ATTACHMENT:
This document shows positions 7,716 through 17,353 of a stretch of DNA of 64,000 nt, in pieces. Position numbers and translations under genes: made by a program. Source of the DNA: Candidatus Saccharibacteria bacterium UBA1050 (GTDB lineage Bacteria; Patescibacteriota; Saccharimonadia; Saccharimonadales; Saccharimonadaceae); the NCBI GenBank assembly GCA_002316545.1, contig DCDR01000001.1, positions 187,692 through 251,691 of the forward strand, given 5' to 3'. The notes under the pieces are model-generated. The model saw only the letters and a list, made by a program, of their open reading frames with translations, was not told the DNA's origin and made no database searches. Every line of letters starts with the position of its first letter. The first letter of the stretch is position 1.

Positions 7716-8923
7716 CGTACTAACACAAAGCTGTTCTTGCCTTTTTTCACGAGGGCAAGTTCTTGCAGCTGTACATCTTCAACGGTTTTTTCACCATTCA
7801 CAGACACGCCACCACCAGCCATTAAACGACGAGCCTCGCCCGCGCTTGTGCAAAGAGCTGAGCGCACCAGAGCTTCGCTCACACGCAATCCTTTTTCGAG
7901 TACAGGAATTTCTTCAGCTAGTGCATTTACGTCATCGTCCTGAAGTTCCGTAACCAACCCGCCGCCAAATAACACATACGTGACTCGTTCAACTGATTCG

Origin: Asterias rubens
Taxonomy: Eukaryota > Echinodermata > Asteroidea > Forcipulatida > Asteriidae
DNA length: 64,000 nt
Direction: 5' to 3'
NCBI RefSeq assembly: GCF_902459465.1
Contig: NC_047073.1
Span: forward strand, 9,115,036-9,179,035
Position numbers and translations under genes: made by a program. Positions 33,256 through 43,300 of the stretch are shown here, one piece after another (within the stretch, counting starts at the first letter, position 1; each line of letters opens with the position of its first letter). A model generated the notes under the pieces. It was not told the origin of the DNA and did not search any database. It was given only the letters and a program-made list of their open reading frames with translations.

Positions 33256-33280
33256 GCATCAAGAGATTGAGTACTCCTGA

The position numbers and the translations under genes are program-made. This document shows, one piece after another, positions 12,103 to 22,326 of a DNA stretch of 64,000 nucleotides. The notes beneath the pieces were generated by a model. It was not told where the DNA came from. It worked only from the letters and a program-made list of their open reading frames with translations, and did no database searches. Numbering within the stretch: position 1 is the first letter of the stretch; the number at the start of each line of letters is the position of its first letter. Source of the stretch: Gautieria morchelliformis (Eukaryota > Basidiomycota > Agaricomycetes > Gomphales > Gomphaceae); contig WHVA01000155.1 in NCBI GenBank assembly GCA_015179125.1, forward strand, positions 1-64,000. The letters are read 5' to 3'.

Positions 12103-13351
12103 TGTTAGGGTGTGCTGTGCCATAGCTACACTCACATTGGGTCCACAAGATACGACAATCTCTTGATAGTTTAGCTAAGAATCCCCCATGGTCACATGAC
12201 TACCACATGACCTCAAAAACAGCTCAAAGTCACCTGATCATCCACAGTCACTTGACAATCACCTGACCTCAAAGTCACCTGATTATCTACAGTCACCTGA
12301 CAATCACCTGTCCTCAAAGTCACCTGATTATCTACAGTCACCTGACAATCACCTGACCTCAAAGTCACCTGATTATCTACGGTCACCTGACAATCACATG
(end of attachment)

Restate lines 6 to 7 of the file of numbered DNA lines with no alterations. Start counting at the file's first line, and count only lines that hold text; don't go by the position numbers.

Origin: Asterias rubens
Taxonomy: Eukaryota > Echinodermata > Asteroidea > Forcipulatida > Asteriidae